“Sustainable recovery requires synergistic reforms that unleash the country’s considerable potential by removing bottlenecks in several areas: productive investment, credit provision, innovation, competition, social security, public administration, the judiciary, the labor market, cultural production, and, last but not least, democratic governance.”
Already we can discern from the terms used, that this vision for Greek recovery is based entirely upon capitalist economic structures; ie ‘productive investment’, ‘credit’, ‘competition’, ‘administration’ by the state, and ‘reforms’ which remove ‘bottlenecks’ in the existing capitalist system. It will come as no surprise then to read the desire to “unclog the flow of bank credit to the healthy parts of the private sector” and “restore investment and credit to levels consistent with economic escape velocity” And as a consequence he considers;
“..Greece will require two new public institutions that work side by side with the private sector and with European institutions: A development bank that harnesses public assets and a “bad bank” that enables the banking system to get out from under their non-performing assets and restore the flow of credit to profitable, export-oriented firms.”
This additional proposed aim of ‘public/private investment initiatives’ for economic recovery would be to direct investment into neglected areas and help the proposed ‘bad bank’ turn a profit. According to Yanis, the resulting rising share performance of such ‘re-capitalised’ banking initiatives would extinguish the states losses caused by the rescue. And, optimistically looking forward he envisions that;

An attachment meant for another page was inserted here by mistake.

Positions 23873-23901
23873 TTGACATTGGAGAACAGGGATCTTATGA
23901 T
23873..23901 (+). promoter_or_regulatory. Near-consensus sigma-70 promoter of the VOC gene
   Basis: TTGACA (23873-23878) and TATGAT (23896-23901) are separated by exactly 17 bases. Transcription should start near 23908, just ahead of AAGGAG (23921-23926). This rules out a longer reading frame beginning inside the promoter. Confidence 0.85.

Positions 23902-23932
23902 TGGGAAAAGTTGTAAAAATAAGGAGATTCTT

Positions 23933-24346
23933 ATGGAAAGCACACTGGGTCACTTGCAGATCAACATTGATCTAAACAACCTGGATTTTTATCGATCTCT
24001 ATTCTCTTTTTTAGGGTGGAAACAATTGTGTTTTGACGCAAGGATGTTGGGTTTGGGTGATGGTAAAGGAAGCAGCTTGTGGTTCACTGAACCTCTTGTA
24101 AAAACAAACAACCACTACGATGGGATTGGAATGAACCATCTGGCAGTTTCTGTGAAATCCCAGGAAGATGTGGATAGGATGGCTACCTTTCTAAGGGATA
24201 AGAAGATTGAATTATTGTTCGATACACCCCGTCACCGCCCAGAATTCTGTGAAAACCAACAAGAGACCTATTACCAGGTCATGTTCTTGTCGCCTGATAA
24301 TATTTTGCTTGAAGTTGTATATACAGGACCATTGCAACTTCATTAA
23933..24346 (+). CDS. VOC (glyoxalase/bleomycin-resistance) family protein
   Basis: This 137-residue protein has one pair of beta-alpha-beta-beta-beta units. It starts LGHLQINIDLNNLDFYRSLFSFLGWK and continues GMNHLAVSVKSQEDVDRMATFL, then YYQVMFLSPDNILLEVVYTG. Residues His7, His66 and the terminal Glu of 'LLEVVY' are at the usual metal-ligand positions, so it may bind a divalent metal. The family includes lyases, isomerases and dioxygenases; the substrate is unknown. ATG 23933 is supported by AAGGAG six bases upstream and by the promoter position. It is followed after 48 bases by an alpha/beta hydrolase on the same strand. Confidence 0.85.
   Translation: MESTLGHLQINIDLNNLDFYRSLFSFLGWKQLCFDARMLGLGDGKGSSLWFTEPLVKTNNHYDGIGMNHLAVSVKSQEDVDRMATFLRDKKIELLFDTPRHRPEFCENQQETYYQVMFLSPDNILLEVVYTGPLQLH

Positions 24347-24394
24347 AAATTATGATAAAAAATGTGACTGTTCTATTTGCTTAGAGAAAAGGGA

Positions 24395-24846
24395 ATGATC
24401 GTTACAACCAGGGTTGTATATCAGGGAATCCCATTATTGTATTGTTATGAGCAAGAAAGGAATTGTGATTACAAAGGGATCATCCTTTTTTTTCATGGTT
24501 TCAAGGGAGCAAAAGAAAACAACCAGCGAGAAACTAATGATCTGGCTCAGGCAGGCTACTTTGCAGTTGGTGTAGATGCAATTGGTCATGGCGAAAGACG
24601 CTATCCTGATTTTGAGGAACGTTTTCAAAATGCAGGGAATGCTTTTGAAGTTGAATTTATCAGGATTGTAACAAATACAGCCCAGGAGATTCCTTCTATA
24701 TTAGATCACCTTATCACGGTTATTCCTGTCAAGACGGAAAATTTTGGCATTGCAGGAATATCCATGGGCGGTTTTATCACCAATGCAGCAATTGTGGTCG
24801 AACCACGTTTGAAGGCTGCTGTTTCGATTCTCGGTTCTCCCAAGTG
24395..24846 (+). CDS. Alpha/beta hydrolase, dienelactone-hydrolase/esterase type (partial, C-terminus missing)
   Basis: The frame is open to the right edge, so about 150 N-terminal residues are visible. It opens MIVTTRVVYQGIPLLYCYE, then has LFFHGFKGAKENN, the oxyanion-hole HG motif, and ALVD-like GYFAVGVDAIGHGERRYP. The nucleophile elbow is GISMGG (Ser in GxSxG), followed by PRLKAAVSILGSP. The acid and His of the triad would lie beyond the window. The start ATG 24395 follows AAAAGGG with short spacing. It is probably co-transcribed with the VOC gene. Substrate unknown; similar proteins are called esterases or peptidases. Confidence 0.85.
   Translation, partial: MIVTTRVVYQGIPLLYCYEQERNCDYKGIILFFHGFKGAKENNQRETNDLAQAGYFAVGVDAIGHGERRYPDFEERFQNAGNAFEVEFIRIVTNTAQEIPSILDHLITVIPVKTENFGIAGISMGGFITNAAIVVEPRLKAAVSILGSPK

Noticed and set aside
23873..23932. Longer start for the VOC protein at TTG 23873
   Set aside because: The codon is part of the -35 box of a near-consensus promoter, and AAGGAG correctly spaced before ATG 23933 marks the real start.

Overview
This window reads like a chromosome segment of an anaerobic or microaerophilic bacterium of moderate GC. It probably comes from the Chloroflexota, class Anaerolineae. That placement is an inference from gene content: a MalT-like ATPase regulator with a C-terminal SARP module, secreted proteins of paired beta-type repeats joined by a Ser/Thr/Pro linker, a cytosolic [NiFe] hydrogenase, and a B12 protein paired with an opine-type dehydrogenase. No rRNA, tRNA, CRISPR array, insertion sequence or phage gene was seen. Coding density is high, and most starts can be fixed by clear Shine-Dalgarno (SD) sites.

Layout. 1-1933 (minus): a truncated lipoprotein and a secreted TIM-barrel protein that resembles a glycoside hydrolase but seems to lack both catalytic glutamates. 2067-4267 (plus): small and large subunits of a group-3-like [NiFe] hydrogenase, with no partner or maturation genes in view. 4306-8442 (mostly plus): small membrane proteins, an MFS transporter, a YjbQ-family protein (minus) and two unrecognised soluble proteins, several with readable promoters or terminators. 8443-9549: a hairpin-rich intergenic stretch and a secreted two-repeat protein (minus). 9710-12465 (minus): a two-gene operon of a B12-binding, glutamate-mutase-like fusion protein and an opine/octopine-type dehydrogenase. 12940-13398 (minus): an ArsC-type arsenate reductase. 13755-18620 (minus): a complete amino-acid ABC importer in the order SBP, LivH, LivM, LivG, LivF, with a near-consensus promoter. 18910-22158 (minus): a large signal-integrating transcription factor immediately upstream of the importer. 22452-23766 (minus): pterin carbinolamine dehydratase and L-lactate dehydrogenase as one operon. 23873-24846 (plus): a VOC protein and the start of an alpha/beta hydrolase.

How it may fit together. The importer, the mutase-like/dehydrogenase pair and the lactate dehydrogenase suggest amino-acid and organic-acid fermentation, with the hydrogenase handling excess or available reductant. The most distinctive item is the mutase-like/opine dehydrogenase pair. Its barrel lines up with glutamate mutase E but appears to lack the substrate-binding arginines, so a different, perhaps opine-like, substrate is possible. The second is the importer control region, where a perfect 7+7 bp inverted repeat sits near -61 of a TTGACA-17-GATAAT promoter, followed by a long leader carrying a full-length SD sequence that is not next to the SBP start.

“In a world of ultra-low returns, Greece would be seen as a splendid opportunity, sustaining a steady stream of inward foreign direct investment.”
It is reasonably clear that the Greek recovery envisioned by Mr Varoufakis, and presumably endorsed by other senior members of Syriza, is promoting a sustainable recovery of the capitalist mode of production, with the support of the state and foreign investment. Since the capitalist mode of production is based upon the need for capital accumulation via the appropriation of surplus-value (profit), then ‘sustainable’ in this context means putting the needs of capital first and those of working people, ecology and environment second. And according to this Syriza view, capitalist induced economic growth in the past has been frustrated in Greece. For as he writes;
“The barriers to growth in the past were an unholy alliance among oligarchic interests and political parties, scandalous procurement, clientelism, the permanently broken media, overly accommodating banks, weak tax authorities, and a weighed-down, fearful judiciary.”